The psychosocial risk assessment is a systematic intervention process for organizations that aims at improving psychosocial working conditions as well as employee health. Based on a screening of working conditions, interventions to reduce risk factors are implemented and evaluated. What is missing for most screening instruments however are cut-off values to categorize working conditions into uncritical vs. critical, whereas the latter indicates an elevated risk for illness. To estimate and evaluate cut-off values, two studies were conducted using the receiver operating characteristic (ROC) analysis.
In Study 1, a sample of 229 participants answered an online survey on depression (PHQ) and psychosocial working conditions using a questionnaire (DYNAMIK) that covers five factors important to workers' health: workload, boundary permeability, participation, leader support, and usability. Using the ROC analysis, criterion-related cut-off values were generated to predict depressive symptoms. In Study 2, these cut-off values were used to classify working conditions in the two categories of ‘critical’ and ‘uncritical’ in an independent sample (N = 295). It was tested for differences in the results of the two groups concerning the direct criterion of depressive symptoms and the indirect criterion of effort-reward imbalance.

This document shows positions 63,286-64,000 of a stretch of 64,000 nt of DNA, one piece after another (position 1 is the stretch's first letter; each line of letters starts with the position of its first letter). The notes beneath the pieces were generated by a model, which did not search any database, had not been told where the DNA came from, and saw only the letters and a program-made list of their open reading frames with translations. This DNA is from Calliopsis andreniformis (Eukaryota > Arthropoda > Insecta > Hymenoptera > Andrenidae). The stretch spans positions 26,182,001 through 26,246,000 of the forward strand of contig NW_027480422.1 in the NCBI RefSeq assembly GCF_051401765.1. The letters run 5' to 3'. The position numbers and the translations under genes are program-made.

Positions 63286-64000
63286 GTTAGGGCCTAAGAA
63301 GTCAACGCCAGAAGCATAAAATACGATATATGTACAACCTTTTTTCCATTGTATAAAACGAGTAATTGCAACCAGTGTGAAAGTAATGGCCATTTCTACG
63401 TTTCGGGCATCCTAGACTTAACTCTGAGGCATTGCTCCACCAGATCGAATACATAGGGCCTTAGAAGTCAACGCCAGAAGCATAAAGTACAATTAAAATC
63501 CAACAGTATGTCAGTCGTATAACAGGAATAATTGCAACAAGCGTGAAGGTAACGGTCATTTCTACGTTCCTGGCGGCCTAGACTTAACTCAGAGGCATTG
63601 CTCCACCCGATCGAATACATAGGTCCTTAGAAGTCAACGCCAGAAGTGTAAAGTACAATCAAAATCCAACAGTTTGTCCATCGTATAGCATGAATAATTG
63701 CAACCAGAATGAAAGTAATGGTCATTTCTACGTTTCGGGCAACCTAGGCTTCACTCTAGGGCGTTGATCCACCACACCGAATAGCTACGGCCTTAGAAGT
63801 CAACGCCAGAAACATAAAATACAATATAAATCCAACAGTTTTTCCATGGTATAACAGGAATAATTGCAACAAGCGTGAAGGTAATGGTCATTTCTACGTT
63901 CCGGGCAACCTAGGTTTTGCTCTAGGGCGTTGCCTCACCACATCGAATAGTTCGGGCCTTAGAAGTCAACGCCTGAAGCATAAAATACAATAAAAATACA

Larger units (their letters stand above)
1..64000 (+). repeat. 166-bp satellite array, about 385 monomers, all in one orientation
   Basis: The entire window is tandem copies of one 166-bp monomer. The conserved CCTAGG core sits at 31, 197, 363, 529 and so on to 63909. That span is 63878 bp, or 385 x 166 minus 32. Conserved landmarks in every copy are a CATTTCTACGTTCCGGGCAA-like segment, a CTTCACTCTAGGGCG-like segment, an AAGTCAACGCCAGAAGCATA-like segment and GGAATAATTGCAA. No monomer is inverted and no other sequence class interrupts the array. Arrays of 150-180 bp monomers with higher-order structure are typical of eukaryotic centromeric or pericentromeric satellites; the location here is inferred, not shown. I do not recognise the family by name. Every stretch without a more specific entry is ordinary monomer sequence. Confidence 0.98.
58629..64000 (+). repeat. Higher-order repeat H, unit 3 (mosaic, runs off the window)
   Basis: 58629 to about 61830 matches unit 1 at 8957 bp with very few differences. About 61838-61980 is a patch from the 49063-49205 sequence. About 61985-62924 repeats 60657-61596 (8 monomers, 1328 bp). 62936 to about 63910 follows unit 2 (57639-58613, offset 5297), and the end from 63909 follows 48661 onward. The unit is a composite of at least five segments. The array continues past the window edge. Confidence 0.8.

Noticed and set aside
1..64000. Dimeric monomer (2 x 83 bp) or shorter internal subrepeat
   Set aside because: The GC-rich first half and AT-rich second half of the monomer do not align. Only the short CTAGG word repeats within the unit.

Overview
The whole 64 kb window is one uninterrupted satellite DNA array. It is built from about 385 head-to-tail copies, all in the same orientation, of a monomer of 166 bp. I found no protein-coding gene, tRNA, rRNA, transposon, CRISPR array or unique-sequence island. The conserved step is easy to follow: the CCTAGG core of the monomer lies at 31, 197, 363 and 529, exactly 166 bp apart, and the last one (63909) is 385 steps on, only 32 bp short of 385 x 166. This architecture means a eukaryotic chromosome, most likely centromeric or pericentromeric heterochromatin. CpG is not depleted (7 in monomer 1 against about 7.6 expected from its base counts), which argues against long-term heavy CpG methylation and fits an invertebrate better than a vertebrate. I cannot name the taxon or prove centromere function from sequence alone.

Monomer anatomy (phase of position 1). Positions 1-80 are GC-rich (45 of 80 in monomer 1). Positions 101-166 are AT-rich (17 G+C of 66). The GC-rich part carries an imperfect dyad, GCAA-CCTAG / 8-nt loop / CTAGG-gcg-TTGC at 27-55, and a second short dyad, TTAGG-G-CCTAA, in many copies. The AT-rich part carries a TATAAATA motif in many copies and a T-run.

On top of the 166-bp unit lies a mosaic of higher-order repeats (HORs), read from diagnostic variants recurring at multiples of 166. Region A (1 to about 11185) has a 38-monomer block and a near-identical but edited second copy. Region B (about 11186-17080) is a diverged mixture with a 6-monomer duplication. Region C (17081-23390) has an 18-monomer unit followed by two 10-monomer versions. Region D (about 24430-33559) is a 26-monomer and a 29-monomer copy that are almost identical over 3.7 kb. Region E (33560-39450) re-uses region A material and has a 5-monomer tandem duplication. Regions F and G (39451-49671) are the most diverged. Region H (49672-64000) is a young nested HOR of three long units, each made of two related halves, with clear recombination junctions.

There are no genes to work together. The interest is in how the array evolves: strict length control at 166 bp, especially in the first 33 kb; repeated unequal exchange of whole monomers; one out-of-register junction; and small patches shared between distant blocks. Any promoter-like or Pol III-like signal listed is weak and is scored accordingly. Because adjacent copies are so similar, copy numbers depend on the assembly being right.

In Study 1, cut-off values differed between the five scales and showed different values for sensitivity and specificity. In Study 2, participants exposed to critical working conditions reported more depressive symptoms as well as an effort-reward imbalance.
Cut-off values are useful to identify working conditions as either critical or uncritical. This knowledge is important when deciding which working conditions should be optimized within the context of psychosocial risk assessment.
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This work was funded by the German Federal Ministry of Education and Research (BMBF) as part of the program entitled ‘Innovations for Tomorrow's Production, Services, and Work’ under Grant FKZ 02L14A170.
Conflict of interest
The authors declare that they have no conflict of interest.
The project has been approved by the ethics committee at the Medical Faculty of Heinrich Heine University Düsseldorf (No. 5562) and has been performed in accordance with the ethical standards as laid down in the 2013 Declaration of Helsinki.
Informed consent was obtained from all individual participants included in the study.
Springer Nature remains neutral with regard to jurisdictional claims in published maps and institutional affiliations.
|Content of the DYNAMIK Questionnaire|
|1||WL01: time pressure (+)|
|2||WL02: interruption of work (+)|
|3||WL03: multi-tasking (+)|
|4||WL04: flexibility requirements (+)|
|1||BP01: extensive overtime (+)|
|2||BP02: insufficient breaks (−)|
|3||BP03: work-family balance (+)|
|4||BP04: work during leisure time (+)|
|1||PN01: participation in decision-making (+)|
|2||PN02: influence on work content (+)|
|3||PN03: influence on work methods/procedures (+)|
|1||LS01: conflict with the leader (−)|
|2||LS02: support by the leader (+)|
|3||LS03: recognition of work performance (+)|
|1||USB01: technical problems (−)|
|2||USB02: usability (+)|
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Diebig, M., Angerer, P. Description and application of a method to quantify criterion-related cut-off values for questionnaire-based psychosocial risk assessment. Int Arch Occup Environ Health 94, 475–485 (2021). https://doi.org/10.1007/s00420-020-01597-4
- Psychosocial risk assessment
- Psychosocial factors
- Workplace risk assessment
- Occupational safety and health